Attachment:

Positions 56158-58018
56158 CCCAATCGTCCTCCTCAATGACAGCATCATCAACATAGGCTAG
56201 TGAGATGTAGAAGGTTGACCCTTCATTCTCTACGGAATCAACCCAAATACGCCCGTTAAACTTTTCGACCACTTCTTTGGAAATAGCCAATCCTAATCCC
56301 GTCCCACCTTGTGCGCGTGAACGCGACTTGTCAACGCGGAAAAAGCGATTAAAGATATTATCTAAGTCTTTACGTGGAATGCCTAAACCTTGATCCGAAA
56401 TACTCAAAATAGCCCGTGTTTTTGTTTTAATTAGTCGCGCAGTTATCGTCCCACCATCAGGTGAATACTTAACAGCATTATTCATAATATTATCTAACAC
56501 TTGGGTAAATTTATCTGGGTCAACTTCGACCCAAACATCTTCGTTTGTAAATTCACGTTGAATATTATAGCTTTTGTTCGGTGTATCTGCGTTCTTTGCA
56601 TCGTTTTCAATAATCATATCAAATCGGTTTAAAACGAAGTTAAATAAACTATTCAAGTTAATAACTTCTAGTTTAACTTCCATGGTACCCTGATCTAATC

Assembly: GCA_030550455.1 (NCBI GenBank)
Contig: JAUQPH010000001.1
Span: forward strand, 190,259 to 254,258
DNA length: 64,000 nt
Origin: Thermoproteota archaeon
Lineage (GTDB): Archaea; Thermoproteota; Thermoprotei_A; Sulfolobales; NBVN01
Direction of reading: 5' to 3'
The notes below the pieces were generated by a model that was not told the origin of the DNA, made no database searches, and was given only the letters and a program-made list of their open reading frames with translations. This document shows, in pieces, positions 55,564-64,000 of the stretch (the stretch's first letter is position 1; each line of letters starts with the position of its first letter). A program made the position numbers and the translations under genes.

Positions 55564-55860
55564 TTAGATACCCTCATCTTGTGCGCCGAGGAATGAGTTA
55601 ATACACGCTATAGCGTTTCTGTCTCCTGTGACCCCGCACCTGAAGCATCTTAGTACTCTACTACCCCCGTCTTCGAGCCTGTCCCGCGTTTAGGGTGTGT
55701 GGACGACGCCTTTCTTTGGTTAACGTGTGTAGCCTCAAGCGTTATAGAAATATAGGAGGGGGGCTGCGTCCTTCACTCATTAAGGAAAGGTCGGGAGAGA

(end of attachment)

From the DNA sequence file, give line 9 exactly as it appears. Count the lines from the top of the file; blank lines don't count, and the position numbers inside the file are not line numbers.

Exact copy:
Contig: JAUQPH010000001.1